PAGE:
Facebook Pixel

    Should Rex Ryan Tiptoe Back Into Coaching Waters — Or Has Game Passed Him By?

    Rex Ryan was on the cutting edge of defensive innovation with the Baltimore Ravens. Can he still do it?

    Rex Ryan has been around the block. His résumé as a defensive coordinator is as impressive as it is extensive. But could the 60-year-old coach who’s been relegated to a role breaking the game down on TV make a comeback at the game’s highest level? And why would someone with a cushy broadcasting gig want to jump feet-first back into this stressful game?

    Who Is Rex Ryan?

    The last time Ryan was a defensive coordinator, his defenses finished sixth, first, sixth, and second in Football Outsider’s DVOA. He first became a defensive coordinator back in 1989 with New Mexico Highlands, a Division II school. From there, he continued to work his way up the ladder as one of the leaders in defensive innovation.

    • Morehead State (1990–1993)
      Defensive Coordinator
    • Arizona Cardinals (1994–1995)
      Defensive Line & Linebackers Coach
    • Cincinnati (1996–1997)
      Defensive Coordinator
    • Oklahoma (1998)
      Defensive Coordinator
    • Baltimore Ravens (1999–2004)
      Defensive Line Coach
    • Baltimore Ravens (2005–2007)
      Defensive Coordinator
    • Baltimore Ravens (2008)
      Assistant Head Coach & Defensive Coordinator

    Ryan wasn’t finished calling the defense when he became the New York Jets head coach in 2009, either. If new Denver Broncos head coach Sean Payton were to hire Ryan, he’d bring in a coordinator with significant play-calling experience. Payton would also be hiring someone who has been able to take a 30,000-foot view of the game since leaving it in 2016.

    Ryan was perfect for the modern media landscape from 2017 on. He’s never been afraid to say his piece, and his blunt and critical attitude often caused a ruckus among those watching his ESPN appearances. He’s undoubtedly making decent coin with the worldwide leader in sports, so why would he want the stress involved with coaching again?

    Why Make a Comeback Now?

    The answer is simple. Coaches are arrogant. They have to be. And it’s as difficult for a coach to kick their feet up in retirement as it is for a player. Ryan was canned at his last two stops. Nobody wants to go out like that.

    And what better opportunity to show the world you’re not just a loud mouthpiece on television than to return to the league and have success at the highest level once again? And what better opportunity will Ryan have than a defense that just finished ninth in EPA and, for a while, was playing like the best defense in the NFL?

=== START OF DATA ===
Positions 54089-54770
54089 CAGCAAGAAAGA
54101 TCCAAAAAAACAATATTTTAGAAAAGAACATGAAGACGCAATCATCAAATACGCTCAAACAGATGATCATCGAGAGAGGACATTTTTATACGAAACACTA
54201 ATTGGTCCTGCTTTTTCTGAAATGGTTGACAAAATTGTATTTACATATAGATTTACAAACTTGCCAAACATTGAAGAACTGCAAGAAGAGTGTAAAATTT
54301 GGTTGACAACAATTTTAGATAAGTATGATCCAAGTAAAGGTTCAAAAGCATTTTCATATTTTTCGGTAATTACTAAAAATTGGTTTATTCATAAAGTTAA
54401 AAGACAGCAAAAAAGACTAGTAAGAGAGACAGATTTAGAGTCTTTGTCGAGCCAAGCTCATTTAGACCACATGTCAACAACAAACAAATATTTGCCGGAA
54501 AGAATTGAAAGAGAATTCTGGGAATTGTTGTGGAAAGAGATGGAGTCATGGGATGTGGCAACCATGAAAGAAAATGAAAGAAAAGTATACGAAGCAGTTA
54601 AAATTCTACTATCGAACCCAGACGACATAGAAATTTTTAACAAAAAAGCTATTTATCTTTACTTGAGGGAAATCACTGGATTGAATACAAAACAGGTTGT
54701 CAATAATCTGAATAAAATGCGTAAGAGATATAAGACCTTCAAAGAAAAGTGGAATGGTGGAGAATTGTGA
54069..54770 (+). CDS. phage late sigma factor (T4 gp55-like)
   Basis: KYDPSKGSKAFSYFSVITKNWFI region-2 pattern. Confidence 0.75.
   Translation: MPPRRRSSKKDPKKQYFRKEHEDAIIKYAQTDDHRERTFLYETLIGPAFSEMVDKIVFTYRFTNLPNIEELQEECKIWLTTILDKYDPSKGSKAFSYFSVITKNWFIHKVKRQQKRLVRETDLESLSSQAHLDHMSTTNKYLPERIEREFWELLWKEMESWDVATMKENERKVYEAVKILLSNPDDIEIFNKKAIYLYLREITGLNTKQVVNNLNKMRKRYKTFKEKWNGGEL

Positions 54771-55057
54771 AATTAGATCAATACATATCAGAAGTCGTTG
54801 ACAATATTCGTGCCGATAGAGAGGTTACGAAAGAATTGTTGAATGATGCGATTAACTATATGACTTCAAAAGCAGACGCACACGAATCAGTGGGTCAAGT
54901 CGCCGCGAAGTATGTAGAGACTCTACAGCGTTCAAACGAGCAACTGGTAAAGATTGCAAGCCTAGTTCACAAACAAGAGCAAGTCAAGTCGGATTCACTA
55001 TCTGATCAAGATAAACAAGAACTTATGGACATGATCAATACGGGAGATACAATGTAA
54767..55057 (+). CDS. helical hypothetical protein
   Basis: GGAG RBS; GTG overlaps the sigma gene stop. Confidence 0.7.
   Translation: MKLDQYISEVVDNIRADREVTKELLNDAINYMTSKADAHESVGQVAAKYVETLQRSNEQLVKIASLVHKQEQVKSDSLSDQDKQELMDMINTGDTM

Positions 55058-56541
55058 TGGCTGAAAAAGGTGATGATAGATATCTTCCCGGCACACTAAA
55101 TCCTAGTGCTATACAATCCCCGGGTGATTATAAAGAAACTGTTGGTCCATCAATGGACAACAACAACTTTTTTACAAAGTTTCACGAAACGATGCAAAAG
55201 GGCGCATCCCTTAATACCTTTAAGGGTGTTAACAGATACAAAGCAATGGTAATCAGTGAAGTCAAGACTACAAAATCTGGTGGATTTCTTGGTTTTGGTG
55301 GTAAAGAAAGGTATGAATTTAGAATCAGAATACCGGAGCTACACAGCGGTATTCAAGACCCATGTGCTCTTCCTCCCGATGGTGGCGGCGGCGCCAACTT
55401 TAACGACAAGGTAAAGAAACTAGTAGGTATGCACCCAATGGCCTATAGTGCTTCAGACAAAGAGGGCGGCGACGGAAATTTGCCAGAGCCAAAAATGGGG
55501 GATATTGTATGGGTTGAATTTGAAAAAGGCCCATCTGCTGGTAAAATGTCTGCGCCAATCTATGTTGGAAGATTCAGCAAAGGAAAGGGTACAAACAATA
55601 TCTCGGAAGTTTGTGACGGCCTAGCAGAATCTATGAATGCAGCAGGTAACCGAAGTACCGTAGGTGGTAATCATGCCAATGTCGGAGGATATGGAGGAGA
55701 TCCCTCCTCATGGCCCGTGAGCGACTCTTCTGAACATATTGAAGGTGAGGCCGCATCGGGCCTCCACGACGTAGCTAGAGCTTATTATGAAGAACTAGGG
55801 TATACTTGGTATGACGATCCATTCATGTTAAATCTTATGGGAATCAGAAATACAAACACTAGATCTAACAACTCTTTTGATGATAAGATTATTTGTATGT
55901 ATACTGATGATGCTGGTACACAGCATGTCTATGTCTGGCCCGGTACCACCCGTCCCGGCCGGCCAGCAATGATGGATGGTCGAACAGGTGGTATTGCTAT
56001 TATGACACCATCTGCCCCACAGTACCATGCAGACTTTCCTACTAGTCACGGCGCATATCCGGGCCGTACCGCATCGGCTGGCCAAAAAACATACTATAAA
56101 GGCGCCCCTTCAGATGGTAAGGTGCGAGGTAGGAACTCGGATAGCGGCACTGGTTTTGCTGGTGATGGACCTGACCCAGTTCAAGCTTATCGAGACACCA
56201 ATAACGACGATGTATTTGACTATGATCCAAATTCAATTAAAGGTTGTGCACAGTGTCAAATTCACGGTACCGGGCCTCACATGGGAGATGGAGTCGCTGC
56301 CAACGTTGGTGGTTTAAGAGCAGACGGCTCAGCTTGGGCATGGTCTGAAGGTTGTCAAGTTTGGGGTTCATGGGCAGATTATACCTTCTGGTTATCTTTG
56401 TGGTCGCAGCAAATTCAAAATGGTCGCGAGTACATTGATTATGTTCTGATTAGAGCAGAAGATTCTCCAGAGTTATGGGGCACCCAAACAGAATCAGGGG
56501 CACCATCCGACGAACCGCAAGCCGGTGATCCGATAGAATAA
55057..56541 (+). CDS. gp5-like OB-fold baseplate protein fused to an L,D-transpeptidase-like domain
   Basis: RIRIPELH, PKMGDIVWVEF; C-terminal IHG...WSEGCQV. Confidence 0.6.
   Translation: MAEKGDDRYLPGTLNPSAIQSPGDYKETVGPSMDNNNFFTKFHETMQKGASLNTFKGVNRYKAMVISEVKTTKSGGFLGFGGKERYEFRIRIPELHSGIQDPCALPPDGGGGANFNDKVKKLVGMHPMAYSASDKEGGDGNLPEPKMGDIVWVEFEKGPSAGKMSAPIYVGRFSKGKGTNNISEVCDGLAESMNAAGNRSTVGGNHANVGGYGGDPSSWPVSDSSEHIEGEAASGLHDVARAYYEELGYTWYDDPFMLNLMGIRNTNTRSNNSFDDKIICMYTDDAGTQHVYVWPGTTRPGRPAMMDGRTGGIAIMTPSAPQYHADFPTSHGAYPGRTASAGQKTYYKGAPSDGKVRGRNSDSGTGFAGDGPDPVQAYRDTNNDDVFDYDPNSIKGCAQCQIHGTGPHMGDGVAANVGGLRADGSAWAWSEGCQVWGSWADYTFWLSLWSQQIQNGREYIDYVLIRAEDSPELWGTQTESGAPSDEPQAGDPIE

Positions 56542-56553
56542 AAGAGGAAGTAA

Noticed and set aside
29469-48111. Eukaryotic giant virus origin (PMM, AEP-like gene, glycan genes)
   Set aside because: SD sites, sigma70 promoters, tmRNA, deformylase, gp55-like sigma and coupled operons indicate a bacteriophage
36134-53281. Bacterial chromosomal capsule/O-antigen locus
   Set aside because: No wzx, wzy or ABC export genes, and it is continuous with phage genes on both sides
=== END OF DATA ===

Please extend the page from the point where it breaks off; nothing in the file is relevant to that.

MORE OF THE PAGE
If Ryan continues with his odd-front ways, the Broncos are a great personnel fit for how he likes to attack with his fronts. In other words, the stars aligned for Ryan, who has gotten to sit patiently in the shadows, waiting to pounce on the right opportunity.

    There’s always a chance the game has passed an old ball coach by, but Ryan and his brother Rob were always a bit more forward-thinking than many regarding coverage deployment. Defenses are becoming more complex as offenses started bludgening static coverages. Players who grew up in that era are almost completely phased out, as college defenses have continued evolving at rapid rates.

    In other words, as long as Ryan has been doing his homework, he should have no problem modernizing his defensive philosophy to make sure there aren’t glaring holes in his run fits or coverage schemes.

    Ryan’s hinted that he’d like to return to the NFL, dating back to 2019, while on air with Get Up!

    In a ‘Who You Know’ League, Payton and Ryan Never Crossed Paths

    The thing that makes Ryan’s potential employment interesting is that he and Payton have never crossed paths during their coaching careers. Likewise, they never worked together on television. Rex’s brother Rob was the Saints’ defensive coordinator from 2013-2015.

    However, there’s not a snowball’s chance in hell Payton looks back on that time fondly. Ryan’s defenses finished seventh, 27th, and dead last in DVOA in his three seasons as the Saints’ defensive play-caller. And while the two are almost undoubtedly acquainted through a lifetime serving in the NFL, coaches usually hire those closer to them.

    In the end, Ryan was practically bred to coach. His father, Buddy, was the architect of the famed ’85 Bears defense. Coaching football is in his blood. And although he was an entertaining television analyst, I’m sure Ryan wants nothing more than to get back on the sidelines and prove time hasn’t passed him by.

    Listen to the PFN Inside Access Podcast!

    Listen to the PFN Inside Access Podcast! Click the embedded player below to listen, or you can find the PFN Fantasy Podcast on iTunes, Spotify, and all major podcast platforms.  Be sure to subscribe and leave us a five-star review!

    Related Articles